Audio ?

What about taking notes with audio? Audio is helpful if you need to make notes hands free. Otherwise, it takes time to review audio as it’s played back, so it’s not the most efficient way to take notes. However, if you are having a conversation with someone and you don’t want to interrupt the flow by taking notes audio is quite useful. Nothing records intonation and inflection like audio does. And on those rare occasions where you want to note the particular sound of something, once again there’s nothing quite like audio.

Avoid Perfection

Remember … Perfect takes time, so for this purpose it isn’t. It’s a distraction. Be more productive. Satisfice. Think of your notes as a place to record and explore your observations – not the way you’ll present them to others. With this realization you’ll be freer about what you record and how you record it. And that’s the point.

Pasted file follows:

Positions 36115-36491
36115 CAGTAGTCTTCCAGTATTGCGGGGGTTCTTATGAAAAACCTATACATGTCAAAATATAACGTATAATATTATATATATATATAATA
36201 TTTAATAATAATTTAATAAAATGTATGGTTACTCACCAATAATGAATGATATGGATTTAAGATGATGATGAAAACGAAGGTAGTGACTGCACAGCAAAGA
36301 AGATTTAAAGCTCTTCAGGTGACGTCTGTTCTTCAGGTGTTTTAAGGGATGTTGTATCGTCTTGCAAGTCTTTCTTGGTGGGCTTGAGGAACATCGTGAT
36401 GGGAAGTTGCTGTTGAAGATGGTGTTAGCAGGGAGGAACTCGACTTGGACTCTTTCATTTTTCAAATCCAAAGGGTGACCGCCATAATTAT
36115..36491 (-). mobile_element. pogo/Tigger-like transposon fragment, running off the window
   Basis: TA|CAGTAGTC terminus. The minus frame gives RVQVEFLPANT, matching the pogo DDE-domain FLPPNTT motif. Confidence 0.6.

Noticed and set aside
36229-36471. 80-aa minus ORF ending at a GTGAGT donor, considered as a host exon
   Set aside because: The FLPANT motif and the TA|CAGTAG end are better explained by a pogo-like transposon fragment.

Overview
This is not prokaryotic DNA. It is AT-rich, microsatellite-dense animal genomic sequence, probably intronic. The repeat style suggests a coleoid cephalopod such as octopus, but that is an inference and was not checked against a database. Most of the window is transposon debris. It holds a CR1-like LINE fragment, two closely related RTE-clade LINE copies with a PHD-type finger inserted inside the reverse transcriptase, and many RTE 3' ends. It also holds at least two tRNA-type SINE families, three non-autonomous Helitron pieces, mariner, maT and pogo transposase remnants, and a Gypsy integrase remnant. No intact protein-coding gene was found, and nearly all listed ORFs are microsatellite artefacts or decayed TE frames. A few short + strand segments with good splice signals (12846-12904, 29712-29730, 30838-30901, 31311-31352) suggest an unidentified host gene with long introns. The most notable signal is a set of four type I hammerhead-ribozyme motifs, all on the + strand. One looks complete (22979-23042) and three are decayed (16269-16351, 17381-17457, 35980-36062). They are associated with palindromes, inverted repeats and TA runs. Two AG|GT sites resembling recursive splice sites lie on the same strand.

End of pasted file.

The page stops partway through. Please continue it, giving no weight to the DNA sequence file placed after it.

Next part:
Make notes, lots of notes, and keep doing it. You’ll find the time you spend not rushing to finished results will make what you produce better in every way. Besides, it’s fun!

 

Read more in my Creativity Resources.

Learn more in my Creativity Workshops.

Talk With Yourself

December 1, 2018 | Leave a Comment |

Alignment XV

We all want to be heard. When was the last time you wished you had someone to listen to you? When was the last time you listened to yourself?